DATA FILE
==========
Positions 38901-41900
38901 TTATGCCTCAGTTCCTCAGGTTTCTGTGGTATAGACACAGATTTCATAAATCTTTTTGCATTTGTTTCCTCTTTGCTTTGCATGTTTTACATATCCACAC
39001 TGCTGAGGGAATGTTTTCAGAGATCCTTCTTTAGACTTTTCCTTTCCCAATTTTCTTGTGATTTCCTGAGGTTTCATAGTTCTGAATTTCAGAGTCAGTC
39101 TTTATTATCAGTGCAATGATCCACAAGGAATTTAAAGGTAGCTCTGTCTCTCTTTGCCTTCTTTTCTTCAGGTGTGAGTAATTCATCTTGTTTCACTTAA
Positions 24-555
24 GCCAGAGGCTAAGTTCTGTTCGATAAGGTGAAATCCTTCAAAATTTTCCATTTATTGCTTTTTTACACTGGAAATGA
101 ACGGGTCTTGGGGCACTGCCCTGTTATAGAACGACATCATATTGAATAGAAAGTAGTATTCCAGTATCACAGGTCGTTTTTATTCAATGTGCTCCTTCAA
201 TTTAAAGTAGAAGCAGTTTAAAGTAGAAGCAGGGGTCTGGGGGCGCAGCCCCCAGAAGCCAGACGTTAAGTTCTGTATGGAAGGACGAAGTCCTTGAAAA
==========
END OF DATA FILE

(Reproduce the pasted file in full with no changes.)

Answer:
Positions 38901-41900
38901 TTATGCCTCAGTTCCTCAGGTTTCTGTGGTATAGACACAGATTTCATAAATCTTTTTGCATTTGTTTCCTCTTTGCTTTGCATGTTTTACATATCCACAC
39001 TGCTGAGGGAATGTTTTCAGAGATCCTTCTTTAGACTTTTCCTTTCCCAATTTTCTTGTGATTTCCTGAGGTTTCATAGTTCTGAATTTCAGAGTCAGTC
39101 TTTATTATCAGTGCAATGATCCACAAGGAATTTAAAGGTAGCTCTGTCTCTCTTTGCCTTCTTTTCTTCAGGTGTGAGTAATTCATCTTGTTTCACTTAA
Positions 24-555
24 GCCAGAGGCTAAGTTCTGTTCGATAAGGTGAAATCCTTCAAAATTTTCCATTTATTGCTTTTTTACACTGGAAATGA
101 ACGGGTCTTGGGGCACTGCCCTGTTATAGAACGACATCATATTGAATAGAAAGTAGTATTCCAGTATCACAGGTCGTTTTTATTCAATGTGCTCCTTCAA
201 TTTAAAGTAGAAGCAGTTTAAAGTAGAAGCAGGGGTCTGGGGGCGCAGCCCCCAGAAGCCAGACGTTAAGTTCTGTATGGAAGGACGAAGTCCTTGAAAA